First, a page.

Haunted Halflives: A New Gothic
Updated: Dec 26, 2020
This is part of a #FridayFlashback series of rereleased essays. Here I review The Finite and Trying to be So Quiet. First published September 16, 2019.
His apathy was still there, a screen between himself and the world. Everything he observed, or did, or said, seemed to happen on the other side of a pane of glass. But the ghost seemed to flit around on his side, a nagging thought he couldn’t rid himself of.
The third-person limited voice of James Everington’s Trying To Be So Quiet is full of the protagonists’ uncertainties, as if every event, place and person is unfocussed, out-of-kilter. So we meet with a man returned to his old home as he muses how ‘it was comforting, somehow, to be here, where nothing seemed to have changed.’ The mood is defined by those somehows and seems, by the soporific quality of the amnesiac, an irreal anhedonia as internal ‘pain surged but had nowhere to go; her outer self remained numb.’
The second story is particularly illuminating in this respect, in part because ‘The Second Wish’ is a titular allusion to the also directly referenced W. W. Jacobs’s story ‘The Monkey’s Paw’, and that serves almost as a key to the whole book.
In part, the story could be read as an exegesis of that old gothic fable, a condensing of Jacobs’s idea — that is, ‘it wasn’t the believing that mattered, it was the wanting.’ That wanting being discussed is for the necessarily perverse satisfaction of overcoming the limit of death. Recalling Mark Fisher’s extended discussion of presence in The Weird and the Eerie, what’s awry about ghosts for Everington has much to do with the ways grief anticipates the familiar and longed-for deceased, but is predicated on their absence. We are haunted by what we lost, not what remains. And insofar as they remain there, the dead, it is in the brute fact of their not being there, as a gap or wound in meaning, purpose and time — not just in the before and after of death, but in how the bereaved relied on the lover or parent to temporally orientate to the world.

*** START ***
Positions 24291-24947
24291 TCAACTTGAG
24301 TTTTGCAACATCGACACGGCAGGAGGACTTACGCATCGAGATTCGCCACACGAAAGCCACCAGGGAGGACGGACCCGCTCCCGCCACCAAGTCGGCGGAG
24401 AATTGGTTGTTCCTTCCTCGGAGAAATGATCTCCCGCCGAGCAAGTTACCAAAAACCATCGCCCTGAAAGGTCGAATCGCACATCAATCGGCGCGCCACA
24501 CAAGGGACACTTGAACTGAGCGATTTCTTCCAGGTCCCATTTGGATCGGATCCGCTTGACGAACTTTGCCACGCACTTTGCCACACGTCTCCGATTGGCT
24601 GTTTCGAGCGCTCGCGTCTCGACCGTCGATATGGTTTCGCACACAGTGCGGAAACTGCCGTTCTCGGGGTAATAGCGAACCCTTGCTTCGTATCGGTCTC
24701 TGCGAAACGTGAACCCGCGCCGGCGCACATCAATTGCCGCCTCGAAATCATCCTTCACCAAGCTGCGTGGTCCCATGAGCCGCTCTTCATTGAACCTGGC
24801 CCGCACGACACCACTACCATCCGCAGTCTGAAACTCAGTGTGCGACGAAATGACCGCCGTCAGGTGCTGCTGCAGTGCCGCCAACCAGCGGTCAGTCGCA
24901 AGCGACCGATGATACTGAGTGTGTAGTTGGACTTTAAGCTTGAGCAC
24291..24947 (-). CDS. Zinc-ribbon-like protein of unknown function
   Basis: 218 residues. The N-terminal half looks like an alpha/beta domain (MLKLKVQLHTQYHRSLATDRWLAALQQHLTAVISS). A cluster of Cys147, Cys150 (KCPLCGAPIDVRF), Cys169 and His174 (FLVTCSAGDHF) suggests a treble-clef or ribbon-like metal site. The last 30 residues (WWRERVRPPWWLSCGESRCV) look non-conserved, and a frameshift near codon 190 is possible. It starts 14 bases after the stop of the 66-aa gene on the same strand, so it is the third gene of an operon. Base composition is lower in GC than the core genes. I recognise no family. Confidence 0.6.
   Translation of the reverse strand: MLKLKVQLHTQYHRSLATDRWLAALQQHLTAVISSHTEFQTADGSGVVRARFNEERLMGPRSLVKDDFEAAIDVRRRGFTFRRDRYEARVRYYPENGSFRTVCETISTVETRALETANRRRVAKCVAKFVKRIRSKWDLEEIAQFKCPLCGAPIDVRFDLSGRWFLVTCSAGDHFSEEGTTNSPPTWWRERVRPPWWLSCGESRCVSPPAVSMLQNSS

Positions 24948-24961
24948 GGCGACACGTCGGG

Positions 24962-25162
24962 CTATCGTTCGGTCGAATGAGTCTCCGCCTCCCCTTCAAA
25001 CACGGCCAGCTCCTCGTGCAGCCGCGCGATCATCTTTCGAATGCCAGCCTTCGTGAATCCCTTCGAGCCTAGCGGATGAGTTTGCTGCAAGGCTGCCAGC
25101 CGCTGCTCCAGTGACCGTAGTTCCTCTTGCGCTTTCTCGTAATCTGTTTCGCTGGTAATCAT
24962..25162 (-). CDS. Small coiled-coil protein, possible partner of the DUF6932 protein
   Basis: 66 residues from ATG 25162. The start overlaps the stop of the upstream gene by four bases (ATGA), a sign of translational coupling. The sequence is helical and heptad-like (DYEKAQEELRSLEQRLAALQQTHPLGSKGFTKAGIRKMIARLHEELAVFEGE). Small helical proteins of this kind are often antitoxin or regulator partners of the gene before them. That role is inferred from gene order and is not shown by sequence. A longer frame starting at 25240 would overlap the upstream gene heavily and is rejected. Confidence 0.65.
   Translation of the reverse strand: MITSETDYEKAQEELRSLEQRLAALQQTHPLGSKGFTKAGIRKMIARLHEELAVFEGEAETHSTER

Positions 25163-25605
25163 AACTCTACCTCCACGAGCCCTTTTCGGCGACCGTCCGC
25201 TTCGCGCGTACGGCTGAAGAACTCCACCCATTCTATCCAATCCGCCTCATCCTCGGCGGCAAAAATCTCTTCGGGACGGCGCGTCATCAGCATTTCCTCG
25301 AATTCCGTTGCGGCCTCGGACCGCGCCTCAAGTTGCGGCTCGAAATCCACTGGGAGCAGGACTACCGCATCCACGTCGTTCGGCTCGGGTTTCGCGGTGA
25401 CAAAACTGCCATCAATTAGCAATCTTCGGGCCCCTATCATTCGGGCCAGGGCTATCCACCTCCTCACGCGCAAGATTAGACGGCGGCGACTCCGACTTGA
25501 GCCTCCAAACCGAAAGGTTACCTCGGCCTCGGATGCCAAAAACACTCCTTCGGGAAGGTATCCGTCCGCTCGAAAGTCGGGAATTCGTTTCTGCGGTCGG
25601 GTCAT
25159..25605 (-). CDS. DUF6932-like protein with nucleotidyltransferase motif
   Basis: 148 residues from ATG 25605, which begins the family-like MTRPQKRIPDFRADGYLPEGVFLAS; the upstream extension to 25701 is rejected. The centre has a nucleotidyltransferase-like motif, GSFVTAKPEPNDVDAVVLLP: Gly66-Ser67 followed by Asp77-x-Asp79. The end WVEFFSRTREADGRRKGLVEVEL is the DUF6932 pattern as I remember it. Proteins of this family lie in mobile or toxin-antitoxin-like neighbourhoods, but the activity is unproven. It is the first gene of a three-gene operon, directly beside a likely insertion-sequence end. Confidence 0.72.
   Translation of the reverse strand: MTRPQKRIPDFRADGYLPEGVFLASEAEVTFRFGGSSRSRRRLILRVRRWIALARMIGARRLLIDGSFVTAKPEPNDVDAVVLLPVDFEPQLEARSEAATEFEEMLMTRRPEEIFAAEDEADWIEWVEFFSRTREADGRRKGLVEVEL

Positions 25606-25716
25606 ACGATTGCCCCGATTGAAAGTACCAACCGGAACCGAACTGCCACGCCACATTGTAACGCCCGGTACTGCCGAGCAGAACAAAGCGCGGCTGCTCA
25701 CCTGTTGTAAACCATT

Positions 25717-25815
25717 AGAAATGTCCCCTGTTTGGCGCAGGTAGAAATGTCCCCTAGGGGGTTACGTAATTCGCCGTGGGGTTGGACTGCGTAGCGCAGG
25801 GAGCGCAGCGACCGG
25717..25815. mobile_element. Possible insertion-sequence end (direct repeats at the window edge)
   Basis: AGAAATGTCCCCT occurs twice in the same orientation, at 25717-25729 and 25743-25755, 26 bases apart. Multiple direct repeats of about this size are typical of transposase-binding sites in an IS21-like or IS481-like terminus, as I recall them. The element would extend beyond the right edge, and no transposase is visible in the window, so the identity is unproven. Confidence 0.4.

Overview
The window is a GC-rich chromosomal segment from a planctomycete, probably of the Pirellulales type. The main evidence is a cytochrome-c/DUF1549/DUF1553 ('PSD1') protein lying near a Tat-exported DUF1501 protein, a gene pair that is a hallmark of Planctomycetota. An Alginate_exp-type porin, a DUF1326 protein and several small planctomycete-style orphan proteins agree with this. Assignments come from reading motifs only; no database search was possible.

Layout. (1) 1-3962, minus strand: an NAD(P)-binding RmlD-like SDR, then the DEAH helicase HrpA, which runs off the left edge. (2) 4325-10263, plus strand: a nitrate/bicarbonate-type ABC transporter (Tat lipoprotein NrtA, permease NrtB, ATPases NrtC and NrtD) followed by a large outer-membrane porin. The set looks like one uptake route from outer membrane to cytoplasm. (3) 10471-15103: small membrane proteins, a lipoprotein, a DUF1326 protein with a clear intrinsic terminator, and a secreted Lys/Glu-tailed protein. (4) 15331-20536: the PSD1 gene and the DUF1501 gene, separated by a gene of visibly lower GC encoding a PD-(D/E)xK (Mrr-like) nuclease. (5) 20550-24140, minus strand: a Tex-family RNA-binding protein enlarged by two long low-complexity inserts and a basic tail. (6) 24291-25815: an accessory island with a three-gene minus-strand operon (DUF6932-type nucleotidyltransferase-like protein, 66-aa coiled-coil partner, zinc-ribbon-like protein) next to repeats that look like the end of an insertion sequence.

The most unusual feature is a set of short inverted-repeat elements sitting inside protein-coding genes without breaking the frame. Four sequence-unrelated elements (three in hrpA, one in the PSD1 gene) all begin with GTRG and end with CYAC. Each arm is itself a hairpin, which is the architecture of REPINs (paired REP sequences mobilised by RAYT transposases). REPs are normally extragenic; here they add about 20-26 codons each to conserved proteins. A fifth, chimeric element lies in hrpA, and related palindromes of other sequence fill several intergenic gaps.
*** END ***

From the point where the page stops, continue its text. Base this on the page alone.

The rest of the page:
There is an acute—in the context of these stories painful—sense of how places and memories interact together to texture life. In its ghostly places, the book leans heavily on the conceit of the supernatural, but there is scant interest in the technical workings of the metaphysics of poltergeists, which is in any case operating in a realm that is obscured from both reader and characters. Indeed, it is firmly acknowledged how any ‘supernatural world was as trite as the natural one.’ Belief and magic are not what’s at stake , as we learn in the first story: ‘There is no need to start believing in souls now, when he no longer believes in anything else.’ Rather than belief, desire confronted with absolute loss is the subject of Trying To Be So Quiet.